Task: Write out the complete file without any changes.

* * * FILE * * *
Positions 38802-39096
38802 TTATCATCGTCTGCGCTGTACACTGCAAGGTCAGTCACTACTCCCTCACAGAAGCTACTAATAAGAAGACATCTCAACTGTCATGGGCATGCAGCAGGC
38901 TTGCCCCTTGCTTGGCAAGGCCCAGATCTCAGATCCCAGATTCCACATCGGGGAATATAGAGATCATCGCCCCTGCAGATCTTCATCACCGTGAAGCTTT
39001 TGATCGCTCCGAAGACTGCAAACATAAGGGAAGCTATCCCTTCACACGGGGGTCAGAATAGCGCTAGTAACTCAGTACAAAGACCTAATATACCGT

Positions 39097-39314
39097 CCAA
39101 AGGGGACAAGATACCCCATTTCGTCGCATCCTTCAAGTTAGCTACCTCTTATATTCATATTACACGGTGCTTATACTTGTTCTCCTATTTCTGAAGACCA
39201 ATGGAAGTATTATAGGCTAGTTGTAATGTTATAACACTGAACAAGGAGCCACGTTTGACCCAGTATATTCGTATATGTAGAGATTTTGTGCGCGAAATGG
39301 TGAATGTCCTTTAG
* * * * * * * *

Positions 38802-39096
38802 TTATCATCGTCTGCGCTGTACACTGCAAGGTCAGTCACTACTCCCTCACAGAAGCTACTAATAAGAAGACATCTCAACTGTCATGGGCATGCAGCAGGC
38901 TTGCCCCTTGCTTGGCAAGGCCCAGATCTCAGATCCCAGATTCCACATCGGGGAATATAGAGATCATCGCCCCTGCAGATCTTCATCACCGTGAAGCTTT
39001 TGATCGCTCCGAAGACTGCAAACATAAGGGAAGCTATCCCTTCACACGGGGGTCAGAATAGCGCTAGTAACTCAGTACAAAGACCTAATATACCGT

Positions 39097-39314
39097 CCAA
39101 AGGGGACAAGATACCCCATTTCGTCGCATCCTTCAAGTTAGCTACCTCTTATATTCATATTACACGGTGCTTATACTTGTTCTCCTATTTCTGAAGACCA
39201 ATGGAAGTATTATAGGCTAGTTGTAATGTTATAACACTGAACAAGGAGCCACGTTTGACCCAGTATATTCGTATATGTAGAGATTTTGTGCGCGAAATGG
39301 TGAATGTCCTTTAG